Tuesday, April 29, 2008

American Academic Institutions: Impartial, Neutral, Nonpartisan, Dispassionate

Some, maybe.

Academics say that they're unbiased, and that America's colleges and universities are bastions of academic freedom and tolerance for diverse views. I like to take people at their word, but it isn't always easy. Cases in point:
  1. "Hurricane Expert: School Silencing Me Over Global-Warming Views"
    FOXNews (April 29, 2008)
  2. "Diversity - It Runs Both Ways"
    the happy conservative (April 26, 2008)
Before going on, a sort of disclaimer,or explanation. I'm a college graduate, and a recovering English teacher. By temperament, I'm a scholar and an artist. I enjoyed my college years, but I would have enjoyed them more - and left with more respect for the institutions - if some ideas hadn't been treated more equally than others.

In short, I remember what it was like to be a non-liberal on American campuses, off an on from the late sixties to the mid eighties. For me, academic freedom, American style, is of personal interest.

Now, about those two cases:
  1. Dr. William Gray is that hurricane expert you heard and read about during each hurricane season. Don't expect to hear him any more.
    I'd wondered why other "experts" were being cited, until I read that the University of Colorado had cut his funding, because he didn't accept the global warming doctrine. There's more detail in "Storm subsides between William Gray, CSU." Colorado State University, of course, says that the fuss is greatly exaggerated, and doesn't have anything to do with Dr. Gray's heretical beliefs. Maybe so. University media departments aren't always as well-funded or as well staffed they'd like to be.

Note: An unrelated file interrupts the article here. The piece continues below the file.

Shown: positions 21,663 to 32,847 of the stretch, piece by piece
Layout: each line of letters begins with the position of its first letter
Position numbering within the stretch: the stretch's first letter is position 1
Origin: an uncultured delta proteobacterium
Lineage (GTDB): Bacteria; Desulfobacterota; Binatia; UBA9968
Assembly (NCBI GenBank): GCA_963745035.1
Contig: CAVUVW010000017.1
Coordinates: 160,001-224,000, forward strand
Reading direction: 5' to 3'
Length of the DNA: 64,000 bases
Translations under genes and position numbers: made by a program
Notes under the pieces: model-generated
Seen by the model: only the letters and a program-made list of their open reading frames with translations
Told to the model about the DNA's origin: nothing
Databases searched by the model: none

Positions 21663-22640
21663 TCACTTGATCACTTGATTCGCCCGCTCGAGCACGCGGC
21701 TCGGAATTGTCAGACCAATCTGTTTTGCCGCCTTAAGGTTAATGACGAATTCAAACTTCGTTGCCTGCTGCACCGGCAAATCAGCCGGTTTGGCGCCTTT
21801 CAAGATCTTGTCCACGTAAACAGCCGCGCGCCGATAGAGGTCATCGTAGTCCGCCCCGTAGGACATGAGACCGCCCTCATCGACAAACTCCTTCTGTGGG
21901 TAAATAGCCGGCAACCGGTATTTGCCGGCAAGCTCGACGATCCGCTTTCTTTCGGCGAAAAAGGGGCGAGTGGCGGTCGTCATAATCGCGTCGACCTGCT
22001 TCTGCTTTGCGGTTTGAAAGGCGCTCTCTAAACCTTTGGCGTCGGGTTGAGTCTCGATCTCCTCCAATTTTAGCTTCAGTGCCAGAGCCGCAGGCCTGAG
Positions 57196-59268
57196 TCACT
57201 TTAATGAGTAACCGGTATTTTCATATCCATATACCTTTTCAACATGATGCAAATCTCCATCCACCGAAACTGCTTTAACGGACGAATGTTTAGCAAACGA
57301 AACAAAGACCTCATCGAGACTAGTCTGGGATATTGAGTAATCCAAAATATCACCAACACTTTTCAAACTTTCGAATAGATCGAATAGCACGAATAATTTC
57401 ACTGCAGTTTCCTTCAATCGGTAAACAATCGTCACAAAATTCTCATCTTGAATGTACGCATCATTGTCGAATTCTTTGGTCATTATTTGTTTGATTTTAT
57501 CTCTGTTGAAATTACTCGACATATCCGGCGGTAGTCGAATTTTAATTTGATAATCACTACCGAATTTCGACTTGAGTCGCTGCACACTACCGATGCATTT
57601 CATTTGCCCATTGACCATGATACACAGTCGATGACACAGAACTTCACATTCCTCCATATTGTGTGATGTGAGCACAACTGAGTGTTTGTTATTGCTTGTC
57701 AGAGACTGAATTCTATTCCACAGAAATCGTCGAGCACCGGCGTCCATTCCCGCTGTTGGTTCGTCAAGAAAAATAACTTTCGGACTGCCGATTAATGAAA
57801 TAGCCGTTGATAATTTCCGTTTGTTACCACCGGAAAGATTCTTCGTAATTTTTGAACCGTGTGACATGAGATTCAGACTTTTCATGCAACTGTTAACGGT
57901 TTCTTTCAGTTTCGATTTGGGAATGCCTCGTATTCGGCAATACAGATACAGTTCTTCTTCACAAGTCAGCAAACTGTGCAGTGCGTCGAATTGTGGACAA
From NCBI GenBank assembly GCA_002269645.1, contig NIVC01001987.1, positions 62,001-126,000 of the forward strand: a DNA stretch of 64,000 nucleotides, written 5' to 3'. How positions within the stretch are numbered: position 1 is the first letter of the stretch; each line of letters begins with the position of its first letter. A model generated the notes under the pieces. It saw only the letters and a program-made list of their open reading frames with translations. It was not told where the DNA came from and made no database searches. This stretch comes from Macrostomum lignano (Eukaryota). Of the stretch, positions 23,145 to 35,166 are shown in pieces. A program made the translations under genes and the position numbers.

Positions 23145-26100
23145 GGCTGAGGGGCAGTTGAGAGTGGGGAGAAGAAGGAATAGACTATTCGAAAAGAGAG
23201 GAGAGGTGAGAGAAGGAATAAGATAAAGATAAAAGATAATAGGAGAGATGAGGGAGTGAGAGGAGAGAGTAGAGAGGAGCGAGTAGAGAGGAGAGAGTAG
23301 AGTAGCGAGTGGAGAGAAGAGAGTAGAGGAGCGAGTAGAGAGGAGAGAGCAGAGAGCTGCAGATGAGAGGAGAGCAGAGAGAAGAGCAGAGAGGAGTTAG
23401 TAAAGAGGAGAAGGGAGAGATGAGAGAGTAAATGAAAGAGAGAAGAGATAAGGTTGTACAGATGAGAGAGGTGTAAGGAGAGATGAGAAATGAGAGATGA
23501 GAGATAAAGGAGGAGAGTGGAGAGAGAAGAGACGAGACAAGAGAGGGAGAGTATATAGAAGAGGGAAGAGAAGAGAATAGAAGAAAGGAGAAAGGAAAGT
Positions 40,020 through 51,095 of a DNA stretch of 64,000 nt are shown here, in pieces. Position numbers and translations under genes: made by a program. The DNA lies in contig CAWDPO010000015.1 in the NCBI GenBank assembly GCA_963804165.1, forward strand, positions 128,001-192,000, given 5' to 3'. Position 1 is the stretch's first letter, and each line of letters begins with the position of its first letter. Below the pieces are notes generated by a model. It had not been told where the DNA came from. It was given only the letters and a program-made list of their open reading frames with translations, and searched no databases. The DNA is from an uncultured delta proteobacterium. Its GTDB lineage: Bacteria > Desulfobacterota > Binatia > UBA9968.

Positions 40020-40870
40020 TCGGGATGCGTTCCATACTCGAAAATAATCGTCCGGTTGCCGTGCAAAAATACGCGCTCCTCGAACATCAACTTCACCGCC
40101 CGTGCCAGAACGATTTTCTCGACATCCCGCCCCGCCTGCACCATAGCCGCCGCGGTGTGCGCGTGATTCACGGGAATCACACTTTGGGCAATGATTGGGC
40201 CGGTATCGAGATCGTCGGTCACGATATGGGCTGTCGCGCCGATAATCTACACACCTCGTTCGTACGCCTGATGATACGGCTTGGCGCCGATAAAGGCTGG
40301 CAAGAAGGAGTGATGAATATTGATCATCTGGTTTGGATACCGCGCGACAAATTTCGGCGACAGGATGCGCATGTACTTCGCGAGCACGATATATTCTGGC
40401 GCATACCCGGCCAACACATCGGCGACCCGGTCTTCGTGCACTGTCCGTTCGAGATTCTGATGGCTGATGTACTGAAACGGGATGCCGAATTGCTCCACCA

My own opinion is that the silencing of Dr. Gray shows why so few scientists are willing to voice opposition to the doctrine of Global Warming: or why academic professionals in general are so unlikely to voice dissenting opinions.
  2. Ben is has experienced academic freedom, too. The student paper won't print his articles, and I can see why. Here's how he describes himself:
    "I'm the lone conservative at an elite college. No, I'm not here because I'm an elite. I'm here because Washington U. also has a quota of small midwestern farm boys to fill. Thanks very much, that'll be fifty grand.
    "I'm an ROTC Cadet, soon to be the Army’s newest 2LT, God help them. With any luck (for the Army) I'll soon be the Army’s newest law student as well, a situation I would describe as Pareto optimal.